My takeaway is that these accidents on the road are not  “accidents” as much as  “impairments”.

When it comes to assessing phones and driver error, researchers continue to lack adequate data. That’s because people don’t end up in a trauma center clutching their mobile phones. The phones usually fly out the windshield or lie under the seat. Unless law enforcement officials requisition phone or text logs from the telecom company and since that is seldom done, there is no reliable way to measure distraction rates from phones.  That said, key loggers may begin to tell a different story.


Sadly, we know that traveling at 55 mph, it takes about five seconds to stop the vehicle, or a football field length. Answering a text while driving takes attention off the road for roughly the same period. Yet we can’t quantify the rate of cell phone caused accidents. And, these days, distraction in the car takes new directions- like fumbling with the complex navigation system, thumbing knobs  up and down to tune the speakers, and, on some cars, glancing at the oversized digital screen in the middle for the blind spot cameras. 

Since you are on a bike and hopefully will continue to be, what can you personally do to stay safe? The obvious ones are to wear a helmet and tuck your phone out of sight. It’s not illegal to use a phone while riding but it defies common sense. It’s an irony that when you ask bikers why they bring their phones along with them they answer, “in case something happens.” Hopefully never.


With that in mind, at this time of the year when it gets dark early, the majority of  bike accidents take place in late afternoon and after dark. So, it would be a good idea to limit your ride during these hours, or travel them on a grade- divided  path.  Of course, that could limit the usefulness of an e-bike for commute trips. Meanwhile, remember that motorcycle drivers and pedestrians out there are also impaired, so tread cautiously.

In closing, a nod to humility. While smartphones seem to be at the core of so many modern issues and problems, here they are not the driver.

Teen Ready for Smartphone?

 Is  Teen ready for Smartphone? A sketch with a violet colored background of a cell phone case and a provisional driver's license. Used  to promote idea of a provisional phone for teens.
Teen: Ready for Smartphone? Hello provisional phone!

Dear Ms. Smartphone: My Dad reads this column aloud to my brother and me so I hope he will see this. I am ten years old and my birthday is next month. I am responsible and accountable. How do I tell my Dad I am ready to have my own smartphone? Emma, Novato

Dear Emma: This is one clever girl! It sounds like you are a preteen on your way to a smartphone. But, quickly do a financial check in.  If you think it will strain your family’s finances, offer to help.

Since you read the column with Dad you might know that I am a proponent of the provisional phone. Newly minted drivers, and you will be one in five or six years, do not get on the road without adult supervision and training. Provisional drivers engage in classroom instruction, then they spend requisite hours practicing on the road with an adult, and finally they must pass both a written exam and road test.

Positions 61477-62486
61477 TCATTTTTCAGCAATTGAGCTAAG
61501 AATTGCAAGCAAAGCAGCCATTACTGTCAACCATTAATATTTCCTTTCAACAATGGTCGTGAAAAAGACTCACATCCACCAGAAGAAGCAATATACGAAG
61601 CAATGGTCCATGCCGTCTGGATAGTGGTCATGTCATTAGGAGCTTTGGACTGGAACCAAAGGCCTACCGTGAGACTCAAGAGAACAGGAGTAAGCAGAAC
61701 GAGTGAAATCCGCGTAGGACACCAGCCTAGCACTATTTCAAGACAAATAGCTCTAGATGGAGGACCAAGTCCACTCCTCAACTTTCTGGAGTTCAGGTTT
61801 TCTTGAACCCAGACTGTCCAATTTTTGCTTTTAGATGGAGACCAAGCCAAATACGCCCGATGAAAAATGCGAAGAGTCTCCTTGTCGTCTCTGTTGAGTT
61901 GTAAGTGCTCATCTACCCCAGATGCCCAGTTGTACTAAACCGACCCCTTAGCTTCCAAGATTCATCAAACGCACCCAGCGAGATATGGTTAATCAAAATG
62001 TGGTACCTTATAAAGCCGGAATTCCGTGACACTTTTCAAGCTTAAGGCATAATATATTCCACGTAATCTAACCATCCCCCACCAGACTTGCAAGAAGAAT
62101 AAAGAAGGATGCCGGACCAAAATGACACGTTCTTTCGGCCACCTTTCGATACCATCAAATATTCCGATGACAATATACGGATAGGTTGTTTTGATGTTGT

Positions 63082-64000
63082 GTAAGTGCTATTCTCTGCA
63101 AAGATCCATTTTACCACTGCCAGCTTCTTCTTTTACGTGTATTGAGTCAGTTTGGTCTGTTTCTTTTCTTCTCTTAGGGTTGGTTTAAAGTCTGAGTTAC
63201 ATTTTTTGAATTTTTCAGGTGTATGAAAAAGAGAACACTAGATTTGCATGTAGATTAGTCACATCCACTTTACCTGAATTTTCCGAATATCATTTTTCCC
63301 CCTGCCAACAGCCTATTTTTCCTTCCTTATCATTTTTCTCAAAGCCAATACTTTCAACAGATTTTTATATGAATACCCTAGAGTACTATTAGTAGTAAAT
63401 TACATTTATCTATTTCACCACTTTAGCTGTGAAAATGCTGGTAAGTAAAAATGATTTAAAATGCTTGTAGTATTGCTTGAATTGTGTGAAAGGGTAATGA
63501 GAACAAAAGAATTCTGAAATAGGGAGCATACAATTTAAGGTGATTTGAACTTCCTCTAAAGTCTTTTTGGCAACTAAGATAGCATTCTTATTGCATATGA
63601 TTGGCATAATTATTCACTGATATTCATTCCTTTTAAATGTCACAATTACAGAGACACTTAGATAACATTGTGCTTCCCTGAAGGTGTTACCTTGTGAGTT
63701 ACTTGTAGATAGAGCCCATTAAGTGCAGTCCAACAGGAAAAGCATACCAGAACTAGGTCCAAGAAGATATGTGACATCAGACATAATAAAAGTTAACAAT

Even after they earn their license, there are restrictions about driving after dark, transporting other kids in the car, and, of course, a zero tolerance policy for alcohol and drugs.

Hello Provisional Phones!

In my years in transportation, I always thought we should have similar strictures for kids. While some countries ban phones in schools, parents have to come up with their own rules for home and after school.  How do they know if their teen is ready for a smartphone? You can search more of my articles on provisional phones here, but here’s a glimpse.

Cars are dangerous if we go too fast and ignore the speed limits. On the Internet  there is a similar issue: we need to slow down the velocity of our emotional responses and reactions.  What you post is searchable. So a provisional phone might flash a message before we hit send: “Do you need to post this now? Would you want your parents or teachers to read or see this five years from now…” It sounds like common sense, but in the heat of the Internet it’s easy to forget.

Deep Speeds

In cars we go too fast, but on the Internet we go too deep. If you are not mindful, chatrooms, Tik-Tok and other media lead you down rabbit holes. They subtract time that you would otherwise spend reading a book, getting outdoors, or just being footloose. Even though we have digital connections, we need to nurture spaces so that we remain productive and creative offline.

Finally, your parents and teachers are concerned about the content you will be exposed to. There is, in practicality, no way to shield a clever teen with a curious mind. You will encounter a lot of “trash on the road” and bad actors who run shady sites. In addition, and this is vital, mental health professionals worry about online teens and peer pressure. Social media makes it easy-peasy to bully someone, post an inauthentic self, or make you envious of  someone else’s (doctored) images. 

The Internet would be a better experience if the other drivers, i.e. people on it had real identities, and we could know when we were being bought and sold.  Classes on digital literacy are a first step and maybe your school or library offers instruction on coding and software too. If you spend time in the sausage factory, seeing how apps are written, then you can inspect them for things like SDKs . You will be wiser and less vulnerable.

Minimalist Phones

Finally, and this is where it all begins- you and Dad should have a discussion about hardware. If it was a car, you might pine for something cool, like a Rav4 or a Jeep.. in phone talk that’s an Apple 11 or later and  a Samsung S21 with 5G. It turns out that there  are stripped down phones, called minimalist phones, akin to the old Fords and Chevys of the car world.

 These minimalist phones  have limited features – often phone, text, and GPS or they grey-scale the display (note the affiliate links if you click through). The Boring phone, is a minimalist phone that began as a New Zealand kickstarter campaign with kids specifically in mind. The Boring phone doesn’t appear to be in stock right now. I am not advocating for any particular hardware- for that matter you could get a flip phone and have scaled down features. It sounds like you are asking for more. I hope it works out, and you will write back about the choices after your birthday.